Contrary to popular belief, not all yoga classes are fast moving and athletic. There are many different types of yoga to explore. Many studios offer classes specifically for children and teens. Research different types of yoga and reach out to your local studio to find a good fit for your child. Most studios will be happy to answer your questions and help you find an appropriate class. Start out with gentle classes such as beginners’ yoga, restorative yoga and chair yoga. If you do not love the first class you try, do not be afraid to try a different type of class or even a different studio.
3. Yoga can be a lifelong practice
Many people introduce their children to sports because of the benefits sports have off the field. Yoga also introduces many skills that can give your child tools they need to develop into a healthy adult. Yoga focuses more on internal feelings rather than external appearance, which can helps kids fight messages that skinny is the equivalent of healthy. Yoga is a practice that can be done without a lot of resources and without other people, which makes it a perfect activity that kids can continue into college and beyond. Most significantly, creating a safe space for your child to develop a rich internal life will serve them well throughout adolescence and adulthood.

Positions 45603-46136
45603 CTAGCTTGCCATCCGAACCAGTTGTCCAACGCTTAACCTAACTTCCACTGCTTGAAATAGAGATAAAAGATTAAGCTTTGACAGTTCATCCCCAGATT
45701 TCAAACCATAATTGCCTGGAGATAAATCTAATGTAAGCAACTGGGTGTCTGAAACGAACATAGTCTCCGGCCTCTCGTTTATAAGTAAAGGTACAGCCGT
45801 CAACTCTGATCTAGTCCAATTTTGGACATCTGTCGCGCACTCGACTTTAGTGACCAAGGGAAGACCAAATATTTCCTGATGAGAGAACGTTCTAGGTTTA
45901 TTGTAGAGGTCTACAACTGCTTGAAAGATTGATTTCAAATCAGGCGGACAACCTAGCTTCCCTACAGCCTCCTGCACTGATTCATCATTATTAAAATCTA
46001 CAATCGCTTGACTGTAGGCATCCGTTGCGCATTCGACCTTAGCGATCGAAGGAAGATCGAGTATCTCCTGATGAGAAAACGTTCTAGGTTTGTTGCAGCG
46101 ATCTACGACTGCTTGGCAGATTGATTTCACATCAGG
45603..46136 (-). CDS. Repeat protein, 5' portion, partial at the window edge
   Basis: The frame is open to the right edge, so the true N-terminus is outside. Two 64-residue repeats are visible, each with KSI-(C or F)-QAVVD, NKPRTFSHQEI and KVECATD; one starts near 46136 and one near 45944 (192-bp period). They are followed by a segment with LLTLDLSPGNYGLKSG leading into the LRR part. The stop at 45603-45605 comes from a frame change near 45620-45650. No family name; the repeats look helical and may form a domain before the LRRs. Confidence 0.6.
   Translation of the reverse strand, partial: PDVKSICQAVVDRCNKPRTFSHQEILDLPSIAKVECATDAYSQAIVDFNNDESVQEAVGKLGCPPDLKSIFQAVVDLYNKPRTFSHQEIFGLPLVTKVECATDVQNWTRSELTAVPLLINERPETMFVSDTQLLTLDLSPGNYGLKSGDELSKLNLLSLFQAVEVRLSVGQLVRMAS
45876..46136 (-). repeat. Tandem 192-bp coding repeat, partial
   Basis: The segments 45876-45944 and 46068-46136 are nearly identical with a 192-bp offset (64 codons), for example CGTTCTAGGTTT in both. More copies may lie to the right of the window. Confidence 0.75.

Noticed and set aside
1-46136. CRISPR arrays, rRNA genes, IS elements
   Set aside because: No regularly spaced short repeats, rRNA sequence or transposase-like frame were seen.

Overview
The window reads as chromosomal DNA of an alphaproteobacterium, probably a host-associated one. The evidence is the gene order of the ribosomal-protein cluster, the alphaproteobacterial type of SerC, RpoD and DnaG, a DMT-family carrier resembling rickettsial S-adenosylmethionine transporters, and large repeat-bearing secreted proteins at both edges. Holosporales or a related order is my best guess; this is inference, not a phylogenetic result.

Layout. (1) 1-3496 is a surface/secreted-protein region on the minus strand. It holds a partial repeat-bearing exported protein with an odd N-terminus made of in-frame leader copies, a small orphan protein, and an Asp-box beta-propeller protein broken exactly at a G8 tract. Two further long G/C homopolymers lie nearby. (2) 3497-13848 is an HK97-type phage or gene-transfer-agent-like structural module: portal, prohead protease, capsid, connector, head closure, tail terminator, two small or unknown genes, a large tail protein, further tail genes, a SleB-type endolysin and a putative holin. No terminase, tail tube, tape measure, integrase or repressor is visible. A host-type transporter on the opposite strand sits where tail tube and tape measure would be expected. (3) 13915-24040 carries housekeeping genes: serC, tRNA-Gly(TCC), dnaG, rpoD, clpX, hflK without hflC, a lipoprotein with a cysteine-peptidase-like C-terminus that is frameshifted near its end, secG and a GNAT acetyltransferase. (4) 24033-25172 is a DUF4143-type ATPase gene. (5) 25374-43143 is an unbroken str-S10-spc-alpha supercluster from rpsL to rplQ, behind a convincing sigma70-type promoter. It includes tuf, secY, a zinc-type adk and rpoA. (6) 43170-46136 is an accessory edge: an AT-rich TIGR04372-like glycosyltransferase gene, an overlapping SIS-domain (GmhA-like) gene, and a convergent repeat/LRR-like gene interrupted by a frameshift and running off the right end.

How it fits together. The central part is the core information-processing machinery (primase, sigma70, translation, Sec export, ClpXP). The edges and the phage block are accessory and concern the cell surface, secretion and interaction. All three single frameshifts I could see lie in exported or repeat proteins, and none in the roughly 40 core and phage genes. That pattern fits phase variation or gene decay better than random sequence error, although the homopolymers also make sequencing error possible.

If your child struggles with pediatric obesity and you want to introduce them to yoga but you are not sure where to begin, KareBoost Health can help. We offer family yoga and yoga geared towards new students of all ages and sizes.
Kara Unal, JD, RYT
New Year Resolutions: The beginning of the year can be a great time to set goals, but people often fall behind on unrealistic and unattainable goals. Today, we will discuss how SMART goals can help you stick to your resolutions without the usual frustration. A S.M.A.R.T. goal is a goal that is specific, measurable, attainable, relevant and time-framed.